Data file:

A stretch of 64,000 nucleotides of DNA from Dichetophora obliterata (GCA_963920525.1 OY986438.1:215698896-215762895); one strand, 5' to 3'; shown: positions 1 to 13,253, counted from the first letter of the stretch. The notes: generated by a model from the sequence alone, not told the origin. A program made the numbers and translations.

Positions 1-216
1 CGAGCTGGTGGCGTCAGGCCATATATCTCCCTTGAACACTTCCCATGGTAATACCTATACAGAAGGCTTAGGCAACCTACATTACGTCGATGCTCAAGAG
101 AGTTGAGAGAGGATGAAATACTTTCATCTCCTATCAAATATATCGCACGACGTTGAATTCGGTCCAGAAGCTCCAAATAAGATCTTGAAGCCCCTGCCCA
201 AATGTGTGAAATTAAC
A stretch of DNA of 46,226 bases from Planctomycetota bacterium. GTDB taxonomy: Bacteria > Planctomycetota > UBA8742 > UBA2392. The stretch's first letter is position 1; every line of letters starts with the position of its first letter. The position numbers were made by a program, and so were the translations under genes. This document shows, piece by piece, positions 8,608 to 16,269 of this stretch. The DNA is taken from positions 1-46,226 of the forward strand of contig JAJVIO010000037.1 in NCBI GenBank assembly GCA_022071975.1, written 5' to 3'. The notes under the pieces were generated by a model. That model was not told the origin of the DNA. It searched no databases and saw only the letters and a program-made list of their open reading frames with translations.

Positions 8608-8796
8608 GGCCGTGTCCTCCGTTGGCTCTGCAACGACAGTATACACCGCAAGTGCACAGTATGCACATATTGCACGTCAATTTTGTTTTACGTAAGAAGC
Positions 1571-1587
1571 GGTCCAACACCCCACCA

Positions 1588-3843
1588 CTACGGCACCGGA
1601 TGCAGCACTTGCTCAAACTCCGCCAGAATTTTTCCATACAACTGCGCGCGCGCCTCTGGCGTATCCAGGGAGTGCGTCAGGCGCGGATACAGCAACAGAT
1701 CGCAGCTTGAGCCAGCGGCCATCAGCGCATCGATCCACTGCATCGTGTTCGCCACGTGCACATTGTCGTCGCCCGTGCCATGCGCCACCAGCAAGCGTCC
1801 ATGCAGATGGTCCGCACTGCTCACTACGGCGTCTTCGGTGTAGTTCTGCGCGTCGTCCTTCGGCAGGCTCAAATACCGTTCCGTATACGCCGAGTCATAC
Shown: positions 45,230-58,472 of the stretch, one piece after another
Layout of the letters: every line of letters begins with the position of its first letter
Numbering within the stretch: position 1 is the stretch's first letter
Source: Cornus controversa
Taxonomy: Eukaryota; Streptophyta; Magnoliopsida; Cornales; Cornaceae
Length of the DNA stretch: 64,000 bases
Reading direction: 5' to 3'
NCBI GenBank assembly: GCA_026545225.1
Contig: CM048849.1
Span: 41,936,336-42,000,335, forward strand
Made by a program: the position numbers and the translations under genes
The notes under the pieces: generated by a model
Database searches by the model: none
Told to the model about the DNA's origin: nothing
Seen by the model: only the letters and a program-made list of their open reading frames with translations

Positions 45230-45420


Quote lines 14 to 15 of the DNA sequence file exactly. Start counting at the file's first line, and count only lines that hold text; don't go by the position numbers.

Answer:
1701 CGCAGCTTGAGCCAGCGGCCATCAGCGCATCGATCCACTGCATCGTGTTCGCCACGTGCACATTGTCGTCGCCCGTGCCATGCGCCACCAGCAAGCGTCC
1801 ATGCAGATGGTCCGCACTGCTCACTACGGCGTCTTCGGTGTAGTTCTGCGCGTCGTCCTTCGGCAGGCTCAAATACCGTTCCGTATACGCCGAGTCATAC